Queen Elizabeth II wishes the people of Barbados luck as they transition out of British rule.
After 400 years, Barbados removed the Queen as head of state on Nov. 29 and replaced her with Barbados President Sandra Mason.
In a letter to the new president, she sent Mason and Barbados warm wishes for the transition.
“On this significant occasion and your assumption of office as the first president of Barbados, I extend my congratulations to you and all Barbadians,” the Queen wrote. “Over the years, our countries have enjoyed a partnership based on common values, shared prosperity, and close collaboration on a wide range of issues, including recent work on climate change.
“It is also a source of great satisfaction that Barbados remains an active participant within the Commonwealth, and I look forward to the continuation of the friendship between our two countries and peoples.”
While the country is changing head of state, it will still remain part of the British Commonwealth.
The Queen concluded the note, “As you celebrate this momentous day, I send you and all Barbadians my warmest good wishes for your happiness, peace, and prosperity in the future.”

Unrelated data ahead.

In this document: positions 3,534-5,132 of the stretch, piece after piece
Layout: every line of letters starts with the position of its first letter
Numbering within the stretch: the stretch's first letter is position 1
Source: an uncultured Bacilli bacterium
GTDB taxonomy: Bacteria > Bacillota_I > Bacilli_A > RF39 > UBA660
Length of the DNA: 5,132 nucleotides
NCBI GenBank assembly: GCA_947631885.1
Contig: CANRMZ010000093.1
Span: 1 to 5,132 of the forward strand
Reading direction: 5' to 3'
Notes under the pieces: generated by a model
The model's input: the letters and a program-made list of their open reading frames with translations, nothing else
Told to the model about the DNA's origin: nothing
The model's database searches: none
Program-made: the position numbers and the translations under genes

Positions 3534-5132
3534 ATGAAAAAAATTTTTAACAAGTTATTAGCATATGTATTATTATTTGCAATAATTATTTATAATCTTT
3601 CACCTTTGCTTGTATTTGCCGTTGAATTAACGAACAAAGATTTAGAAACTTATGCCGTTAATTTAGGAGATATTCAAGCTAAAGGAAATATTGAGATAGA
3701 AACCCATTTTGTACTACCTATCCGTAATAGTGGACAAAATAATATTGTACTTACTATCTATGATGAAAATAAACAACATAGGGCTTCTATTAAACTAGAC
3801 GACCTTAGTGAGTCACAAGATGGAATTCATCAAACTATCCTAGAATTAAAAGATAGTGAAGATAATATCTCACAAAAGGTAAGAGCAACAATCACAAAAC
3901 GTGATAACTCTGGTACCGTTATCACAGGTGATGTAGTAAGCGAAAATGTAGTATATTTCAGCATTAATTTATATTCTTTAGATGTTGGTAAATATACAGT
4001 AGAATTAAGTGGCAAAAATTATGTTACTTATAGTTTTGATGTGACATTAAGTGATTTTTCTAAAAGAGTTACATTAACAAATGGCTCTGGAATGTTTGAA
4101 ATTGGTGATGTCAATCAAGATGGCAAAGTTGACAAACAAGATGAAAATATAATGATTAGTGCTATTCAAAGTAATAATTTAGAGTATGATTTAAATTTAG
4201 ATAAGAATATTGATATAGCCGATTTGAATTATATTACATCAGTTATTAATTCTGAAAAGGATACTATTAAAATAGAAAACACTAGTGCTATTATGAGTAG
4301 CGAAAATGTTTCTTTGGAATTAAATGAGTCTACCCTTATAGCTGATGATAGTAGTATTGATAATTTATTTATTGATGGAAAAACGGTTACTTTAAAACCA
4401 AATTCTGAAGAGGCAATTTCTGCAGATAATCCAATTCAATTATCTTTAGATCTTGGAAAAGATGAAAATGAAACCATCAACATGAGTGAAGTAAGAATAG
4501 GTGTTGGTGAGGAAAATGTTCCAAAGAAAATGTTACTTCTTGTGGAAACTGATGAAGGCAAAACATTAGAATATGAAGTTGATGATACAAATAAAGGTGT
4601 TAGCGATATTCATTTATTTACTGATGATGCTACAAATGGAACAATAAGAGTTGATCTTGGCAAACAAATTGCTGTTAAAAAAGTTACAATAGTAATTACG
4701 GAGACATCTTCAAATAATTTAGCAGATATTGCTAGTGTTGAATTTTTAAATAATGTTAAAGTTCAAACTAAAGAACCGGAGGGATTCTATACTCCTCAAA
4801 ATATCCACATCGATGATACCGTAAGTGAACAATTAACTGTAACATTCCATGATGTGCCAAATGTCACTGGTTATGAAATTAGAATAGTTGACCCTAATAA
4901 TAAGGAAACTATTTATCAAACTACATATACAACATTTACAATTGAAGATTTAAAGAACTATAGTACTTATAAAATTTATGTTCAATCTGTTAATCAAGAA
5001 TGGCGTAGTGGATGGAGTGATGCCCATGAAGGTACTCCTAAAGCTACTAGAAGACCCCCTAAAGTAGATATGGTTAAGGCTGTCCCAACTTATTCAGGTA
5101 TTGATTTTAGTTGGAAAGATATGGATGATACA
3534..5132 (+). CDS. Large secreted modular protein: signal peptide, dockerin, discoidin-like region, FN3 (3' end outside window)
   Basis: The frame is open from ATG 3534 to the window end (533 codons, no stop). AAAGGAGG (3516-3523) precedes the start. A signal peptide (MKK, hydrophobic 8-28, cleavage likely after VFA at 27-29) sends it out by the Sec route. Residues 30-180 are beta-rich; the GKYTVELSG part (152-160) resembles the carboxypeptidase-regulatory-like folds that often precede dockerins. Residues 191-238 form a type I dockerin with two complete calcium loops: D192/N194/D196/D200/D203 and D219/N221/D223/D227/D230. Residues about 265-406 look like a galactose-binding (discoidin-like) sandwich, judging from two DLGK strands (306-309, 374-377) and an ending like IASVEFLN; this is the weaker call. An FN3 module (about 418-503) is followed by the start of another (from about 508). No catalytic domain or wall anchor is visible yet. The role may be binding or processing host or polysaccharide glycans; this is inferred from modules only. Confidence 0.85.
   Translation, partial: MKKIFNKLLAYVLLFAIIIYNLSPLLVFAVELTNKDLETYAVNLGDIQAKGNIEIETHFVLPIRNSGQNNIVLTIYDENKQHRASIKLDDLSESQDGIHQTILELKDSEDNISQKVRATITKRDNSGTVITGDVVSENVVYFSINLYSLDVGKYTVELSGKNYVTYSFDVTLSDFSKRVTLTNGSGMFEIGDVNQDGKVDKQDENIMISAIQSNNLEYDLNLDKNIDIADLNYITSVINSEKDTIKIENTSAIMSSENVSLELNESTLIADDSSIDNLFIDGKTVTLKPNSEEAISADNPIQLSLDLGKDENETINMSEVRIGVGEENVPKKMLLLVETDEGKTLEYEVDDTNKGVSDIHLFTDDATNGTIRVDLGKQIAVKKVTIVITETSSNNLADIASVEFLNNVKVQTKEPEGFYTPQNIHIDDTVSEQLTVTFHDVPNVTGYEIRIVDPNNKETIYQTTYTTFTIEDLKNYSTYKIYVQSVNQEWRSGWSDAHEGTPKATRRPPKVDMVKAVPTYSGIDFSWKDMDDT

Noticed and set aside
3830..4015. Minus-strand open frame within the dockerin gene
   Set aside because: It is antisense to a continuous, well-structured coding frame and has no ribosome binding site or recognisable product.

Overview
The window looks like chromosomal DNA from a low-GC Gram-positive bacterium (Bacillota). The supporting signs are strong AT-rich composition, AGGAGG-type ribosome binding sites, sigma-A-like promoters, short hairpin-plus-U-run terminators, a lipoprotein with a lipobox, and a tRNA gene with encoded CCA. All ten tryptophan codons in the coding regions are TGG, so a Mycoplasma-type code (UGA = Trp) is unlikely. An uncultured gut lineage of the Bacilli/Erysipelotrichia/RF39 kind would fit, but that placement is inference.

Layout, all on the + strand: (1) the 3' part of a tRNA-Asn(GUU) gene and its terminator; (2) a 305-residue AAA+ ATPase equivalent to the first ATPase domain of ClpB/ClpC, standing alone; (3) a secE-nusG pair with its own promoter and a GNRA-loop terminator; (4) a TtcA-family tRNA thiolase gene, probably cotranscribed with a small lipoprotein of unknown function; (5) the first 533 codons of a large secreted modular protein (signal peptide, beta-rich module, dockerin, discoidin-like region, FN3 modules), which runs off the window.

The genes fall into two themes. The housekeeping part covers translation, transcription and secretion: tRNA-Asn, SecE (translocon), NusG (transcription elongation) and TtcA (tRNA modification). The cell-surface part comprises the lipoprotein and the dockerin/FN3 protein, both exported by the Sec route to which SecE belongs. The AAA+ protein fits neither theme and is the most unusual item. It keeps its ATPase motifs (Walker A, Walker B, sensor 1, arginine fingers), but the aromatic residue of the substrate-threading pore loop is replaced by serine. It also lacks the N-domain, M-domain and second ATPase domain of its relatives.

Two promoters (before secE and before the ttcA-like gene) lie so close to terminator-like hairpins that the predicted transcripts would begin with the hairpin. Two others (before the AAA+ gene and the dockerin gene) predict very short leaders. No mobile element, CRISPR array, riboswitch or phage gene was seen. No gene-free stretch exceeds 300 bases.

Barbados gained independence from Britain in 1966.
Prince Charles flew in to witness the historic event, which is the first time a senior member of the Royal Family has attended such a ceremony.
In his speech, the prince referenced Britain’s past in the slave trade: “From the darkest days of our past, and the appalling atrocity of slavery, which forever stains our history, the people of this island forged their path with extraordinary fortitude.
“Emancipation, self-government and independence were your way-points. Freedom, justice and self-determination have been your guides. Your long journey has brought you to this moment, not as your destination, but as a vantage point from which to survey a new horizon.”